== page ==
Grumps Pepper Jelly: Giving Your Food Some Attitude

“Try the pineapple pepper jelly on some King’s Hawaiian rolls. Slice them in the middle, add ham, cheese, and the pineapple jelly, then brush the top with melted butter.” — Deane Boughner


Curt and Deane Boughner, owners of Grumps Pepper Jelly

The retirement life represents the chance to put your feet up, travel, visit grandchildren, and enjoy days with no schedules to keep. That’s generally the plan; however, today’s retirees also represent the second largest population of small business and franchise owners.

When Curt and Deane Boughner moved from Longwood, Florida to Moultrie, Georgia, in 2014, the idea of starting a pepper jelly business wasn’t part of the plan.

Over the years, Deane has tweaked her pepper jelly recipe, which uses Scotch Bonnet peppers to create the perfect mix of sweet and spicy—all with a bit of “attitude.”  With her pepper jelly a favorite among her family and friends, Deane decided to make a few dozen jars to sell at a local arts and crafts event.

Setting up a table at the Calico Arts and Craft Show—an event that attracts thousands of people to the Moultrie area—the Boughners weren’t sure of the response they would receive.

“We just set up a table and handed out samples of the pepper jelly on cream cheese and crackers,” Curt says. “We were surprised at how much people liked it. That first year we sold about seven dozen jars.”

As the Boughners started attending other markets and events, they gained a loyal following—it was the start of Grumps Pepper Jelly.

“People started looking for us,” Curt says. “If we changed location from the previous year, they would find us and tell us not to move again.”

While COVID-19 has temporarily derailed participating in annual fairs and market events, the Boughners have shifted to more retail and online sales.

“We are expanding slowly and starting to get more retail accounts,” says Curt, about the increased availability of Grumps Pepper Jelly in Valdosta, Moultrie, Tifton, and regional stores that carry Georgia Grown products.

A homegrown business, in the most literal sense of the word, the Boughners grow the authentic Scotch Bonnet peppers they use in making Grumps Pepper Jelly.

The cumbersome production process includes traveling twice a week to a commercial kitchen—located in Newton, Georgia, about 40 miles from Moultrie.

“We make the jelly in small batches to maintain optimal quality control,” says Curt, who is retired from the hospitality industry. “There is a lot of handwork involved,” including picking the peppers from about 60 to 70 trees in the Boughner’s backyard.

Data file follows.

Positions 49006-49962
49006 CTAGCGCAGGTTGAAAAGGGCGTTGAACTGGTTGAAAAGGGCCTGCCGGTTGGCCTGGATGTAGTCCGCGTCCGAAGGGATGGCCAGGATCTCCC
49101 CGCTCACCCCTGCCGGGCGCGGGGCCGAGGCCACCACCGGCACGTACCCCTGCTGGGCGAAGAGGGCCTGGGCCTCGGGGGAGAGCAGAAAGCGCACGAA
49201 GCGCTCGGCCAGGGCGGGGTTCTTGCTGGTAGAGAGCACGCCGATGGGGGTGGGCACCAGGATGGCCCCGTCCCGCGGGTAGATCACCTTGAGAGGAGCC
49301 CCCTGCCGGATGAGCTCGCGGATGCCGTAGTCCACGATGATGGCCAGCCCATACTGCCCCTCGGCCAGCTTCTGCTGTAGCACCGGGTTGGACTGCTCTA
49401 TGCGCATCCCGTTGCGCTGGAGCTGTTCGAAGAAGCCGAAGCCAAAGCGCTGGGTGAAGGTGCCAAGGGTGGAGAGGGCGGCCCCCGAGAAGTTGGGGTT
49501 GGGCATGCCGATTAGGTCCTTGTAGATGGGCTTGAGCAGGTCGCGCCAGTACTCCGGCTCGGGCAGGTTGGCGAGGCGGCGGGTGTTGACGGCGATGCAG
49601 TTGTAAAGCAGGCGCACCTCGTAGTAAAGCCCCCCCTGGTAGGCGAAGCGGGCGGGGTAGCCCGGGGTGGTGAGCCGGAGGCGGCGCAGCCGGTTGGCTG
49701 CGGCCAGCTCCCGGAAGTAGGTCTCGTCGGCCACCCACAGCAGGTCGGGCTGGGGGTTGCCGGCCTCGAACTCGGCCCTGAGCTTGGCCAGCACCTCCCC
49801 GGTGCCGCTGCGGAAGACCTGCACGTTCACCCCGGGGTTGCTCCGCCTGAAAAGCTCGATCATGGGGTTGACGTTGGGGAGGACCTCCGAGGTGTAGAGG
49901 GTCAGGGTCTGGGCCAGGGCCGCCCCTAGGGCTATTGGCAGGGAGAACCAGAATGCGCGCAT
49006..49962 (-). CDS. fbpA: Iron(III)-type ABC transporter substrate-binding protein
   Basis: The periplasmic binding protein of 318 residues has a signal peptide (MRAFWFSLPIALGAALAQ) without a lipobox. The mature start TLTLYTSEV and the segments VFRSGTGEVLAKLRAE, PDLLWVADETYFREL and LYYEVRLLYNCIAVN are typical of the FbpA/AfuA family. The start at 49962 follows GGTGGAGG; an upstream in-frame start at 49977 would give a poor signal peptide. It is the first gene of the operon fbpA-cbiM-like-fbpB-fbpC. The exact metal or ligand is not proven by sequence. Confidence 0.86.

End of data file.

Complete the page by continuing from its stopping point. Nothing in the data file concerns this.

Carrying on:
“We hand cut all the peppers and other ingredients,” Curt says. “Deane is in charge of processing the jelly, and I handle the rest of the production,” which involves labeling and packaging.

After mastering the original pepper jelly—which comes in mild, medium, and hot—Deane started experimenting with different flavors to create blueberry, pineapple, cranberry, wine, and mayhaw.

“The uniqueness of the flavor comes from the Scotch peppers,” says Curt, about the petite pepper with a mighty punch. The pepper’s name is derived from the resemblance to a Scotsman’s bonnet, a variety that hails from tropical Latin America and the Caribbean.

“Jamaicans cook with Scotch Bonnet peppers,” Curt says. “They use them to spice up rice, make jerk chicken, and other dishes that tend to be a little spicy.”

While crafting the perfect pepper jelly has been credited to Deane, the Grumps name comes from Curt’s moniker given by his grandchildren.

Not a fan of the traditional Grandfather or Paw-Paw names, Curt says, “Grumps is a name I can work with. Maybe sometimes I’m a little grumpy, but now everyone calls me Grumps—I enjoy the name.”

A Southern Favorite

The perfect accompaniment to just about any meal, pepper jelly can be slathered on a sandwich or mixed in mayo for a sweet-spicy aioli. For Southerners, the most popular way is to smear pepper jelly over cream cheese and serve with crackers.

It’s easy to pop open a jar for a quick appetizer or to add some zest to the main entrée, Deane encourages people to experiment.

“Try the pineapple pepper jelly on some King’s Hawaiian rolls,” says Deane, a retired registered nurse. “Slice them in the middle, add ham, cheese, and the pineapple jelly, then brush the top with melted butter.”

Spread on hot cornbread, biscuits, or veggies for extra flavor, Deane says the blueberry pepper jelly is perfect on pork and all the flavors make a tasty glaze on chicken wings.

“I enjoy creating new flavors,” Deane says. “A future possibility is satsuma, which is good since we have some trees in our yard.”








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